Randy Flowers departs Baker University


Josephine Moore

Randy Flowers standing in front of only a few of many awards he has been given during his time at Baker University.

Dr. Randy Flowers has become a well-known name at Baker University. After almost 10 years of serving as the Assistant Dean of Students and Director of Student Life at the university, Flowers decided he needed a new challenge.

Starting in April, Flowers will be working outside of higher education for a rapidly growing appraisal company by the name of RSDS LLC. Remaining somewhat in the realm of education, Flowers will be in charge of developing and leading future appraisers.

“Step one is for me to become certified [in appraising], so I understand what it is, but then two, to start expanding educational processes and systems to support the future workforce of appraisers with the goal of developing over 500 appraisers making over $150,000 every year across the nation,” Flowers stated.

This role will entail streamlining the business and finding ways to scale the educational components across the nation as it continues to grow. “[RSDS LLC] started with the Kansas City office, they expended with Phoenix recently, with the intentions of LA by the end of the year,” Flowers said.

In his current role, Flowers has worked closely with Dean of Students Cassy Bailey and has enjoyed that experience.

“I had the best supervisor in the world, so there are a lot of amazing things that I’m leaving and that’s been the hardest part,” Flowers said. “I feel like they welcomed me and embraced me for these 10 years and allowed me to make decisions and lead in a way that I think transforms the student experience.”

Bailey reflects on the past years having worked closely with Flowers and will miss his presence at Baker University.

“We are going to feel the void of him for years to come. He has elevated Baker in the world of student life to a place we would have never been without him.” Bailey said.

As the staff member in charge of Student Activities Council (SAC), Flowers has had a hand in developing programs that students know and love.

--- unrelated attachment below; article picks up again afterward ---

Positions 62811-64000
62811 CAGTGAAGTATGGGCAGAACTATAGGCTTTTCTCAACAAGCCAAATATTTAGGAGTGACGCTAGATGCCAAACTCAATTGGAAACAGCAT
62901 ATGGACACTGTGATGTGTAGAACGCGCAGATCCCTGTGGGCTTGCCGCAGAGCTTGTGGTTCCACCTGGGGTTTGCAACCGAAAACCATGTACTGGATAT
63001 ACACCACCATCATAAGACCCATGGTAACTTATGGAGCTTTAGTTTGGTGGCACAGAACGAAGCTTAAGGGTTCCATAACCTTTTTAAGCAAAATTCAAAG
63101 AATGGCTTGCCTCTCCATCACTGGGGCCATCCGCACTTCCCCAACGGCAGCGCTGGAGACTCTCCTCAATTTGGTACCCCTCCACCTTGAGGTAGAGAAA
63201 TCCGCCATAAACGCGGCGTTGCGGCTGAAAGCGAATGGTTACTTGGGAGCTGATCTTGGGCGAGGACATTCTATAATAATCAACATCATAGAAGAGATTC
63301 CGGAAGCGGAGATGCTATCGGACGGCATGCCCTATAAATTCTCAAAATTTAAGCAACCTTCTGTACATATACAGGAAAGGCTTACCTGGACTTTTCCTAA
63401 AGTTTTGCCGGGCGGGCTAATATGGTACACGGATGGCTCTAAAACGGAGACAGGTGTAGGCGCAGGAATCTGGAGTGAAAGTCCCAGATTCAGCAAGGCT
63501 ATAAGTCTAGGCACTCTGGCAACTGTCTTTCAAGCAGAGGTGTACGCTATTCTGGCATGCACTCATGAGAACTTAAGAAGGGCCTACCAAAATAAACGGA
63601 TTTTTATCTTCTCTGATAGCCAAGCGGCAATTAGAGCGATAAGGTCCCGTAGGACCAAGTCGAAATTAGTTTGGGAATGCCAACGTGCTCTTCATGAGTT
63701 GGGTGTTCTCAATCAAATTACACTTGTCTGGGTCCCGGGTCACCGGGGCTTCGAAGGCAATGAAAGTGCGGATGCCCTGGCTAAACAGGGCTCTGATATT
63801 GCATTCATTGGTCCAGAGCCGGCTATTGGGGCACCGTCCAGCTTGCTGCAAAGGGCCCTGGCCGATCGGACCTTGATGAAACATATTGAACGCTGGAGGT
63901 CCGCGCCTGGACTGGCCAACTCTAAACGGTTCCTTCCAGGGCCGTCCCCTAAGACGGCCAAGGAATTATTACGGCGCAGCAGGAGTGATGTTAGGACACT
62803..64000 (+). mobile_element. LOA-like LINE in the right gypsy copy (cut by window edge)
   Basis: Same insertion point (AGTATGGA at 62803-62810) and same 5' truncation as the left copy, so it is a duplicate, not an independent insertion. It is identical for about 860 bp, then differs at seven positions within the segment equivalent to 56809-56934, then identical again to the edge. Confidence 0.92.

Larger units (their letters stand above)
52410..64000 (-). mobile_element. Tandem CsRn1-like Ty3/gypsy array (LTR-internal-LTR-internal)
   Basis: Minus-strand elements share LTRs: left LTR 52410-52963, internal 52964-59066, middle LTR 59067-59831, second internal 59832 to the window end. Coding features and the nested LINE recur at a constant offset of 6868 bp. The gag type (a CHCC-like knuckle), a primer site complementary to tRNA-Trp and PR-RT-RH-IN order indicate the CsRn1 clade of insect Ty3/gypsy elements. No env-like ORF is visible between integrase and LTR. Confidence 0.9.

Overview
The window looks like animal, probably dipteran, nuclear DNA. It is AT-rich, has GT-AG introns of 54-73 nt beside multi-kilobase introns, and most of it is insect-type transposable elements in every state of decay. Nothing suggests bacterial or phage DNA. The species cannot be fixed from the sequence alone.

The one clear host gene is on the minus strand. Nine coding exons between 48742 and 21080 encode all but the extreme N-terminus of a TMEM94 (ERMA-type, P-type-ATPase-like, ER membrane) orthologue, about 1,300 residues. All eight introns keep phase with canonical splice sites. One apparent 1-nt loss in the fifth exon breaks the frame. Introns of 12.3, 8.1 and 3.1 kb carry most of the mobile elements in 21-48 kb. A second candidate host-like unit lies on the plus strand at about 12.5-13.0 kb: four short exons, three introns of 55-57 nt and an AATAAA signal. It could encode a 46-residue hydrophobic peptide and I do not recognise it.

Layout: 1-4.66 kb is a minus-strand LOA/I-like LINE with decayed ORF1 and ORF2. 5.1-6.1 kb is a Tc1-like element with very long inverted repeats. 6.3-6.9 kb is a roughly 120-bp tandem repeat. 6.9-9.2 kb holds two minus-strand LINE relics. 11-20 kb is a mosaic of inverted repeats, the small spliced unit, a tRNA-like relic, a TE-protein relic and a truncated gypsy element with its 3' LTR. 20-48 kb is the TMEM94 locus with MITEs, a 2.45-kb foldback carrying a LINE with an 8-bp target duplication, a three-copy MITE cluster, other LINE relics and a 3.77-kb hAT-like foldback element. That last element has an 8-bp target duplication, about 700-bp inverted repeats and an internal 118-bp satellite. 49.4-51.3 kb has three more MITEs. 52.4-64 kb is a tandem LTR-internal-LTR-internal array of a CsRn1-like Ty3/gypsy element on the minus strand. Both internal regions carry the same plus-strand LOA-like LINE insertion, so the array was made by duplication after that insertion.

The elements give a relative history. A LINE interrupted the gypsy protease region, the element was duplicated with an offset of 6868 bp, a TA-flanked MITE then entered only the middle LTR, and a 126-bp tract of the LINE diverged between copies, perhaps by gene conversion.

The many programs include the tunnel of oppression, iLead and the Last Lecture series which has just celebrated its 20th lecture. Teaching students what it means to leave behind a legacy and helping them find what kind of legacy they want to leave has been a large goal for Flowers.

He hopes to have left behind a couple of legacies for the community to remember him by. The first one involves the array of programming that did not exist before his arrival. The second is his part in the transformation of the way education exists outside of the classroom.

“Through student activities, we’re not just putting on events. We’re teaching students skills that prepare them for future careers and I’m hoping that we have done that and accomplish that for students to start realizing that their legacy is bigger than I’ve ever imagined,” Flowers said.

Flowers prides himself on having such an impact on the student body over any award he has won.

“I know I’ve won a lot of awards and things like that, but that’s just things on the shelf,” Flowers said. “I think it’s the impacts that are going to be on the students and what they’re going to go on to do in their lives that means more to me.”

Students alike have seen the character of Flowers over the years and are interested to see the role be carried out in the future.
Senior Johnny Lee has worked closely with Flowers through SAC and Orientation Leader positions and best describes him as impactful, funny and an achiever.

“I think it’s going to be hard for the environmental shift, but I know that Randy has been working hard on getting stuff ready through August for this next person and so I think adjusting to what is actually on the new person’s plate will be the hardest shift,” Lee said.

Bailey explained that the process of redesigning the position will help the new hire become better integrated into the role and come in with a fresh start.

“One thing I recognized pretty quickly was that I wasn’t going to be able to find a person like Randy,” Bailey said. “What I decided to do instead is kind of redesign to position all together so there would not be this comparison.”

The new role will solely be a director of student life rather than an assistant dean of students position.

Although Flowers mentioned the Baker community is what he will miss the most, he is looking forward to this new opportunity in the world of home appraisal education.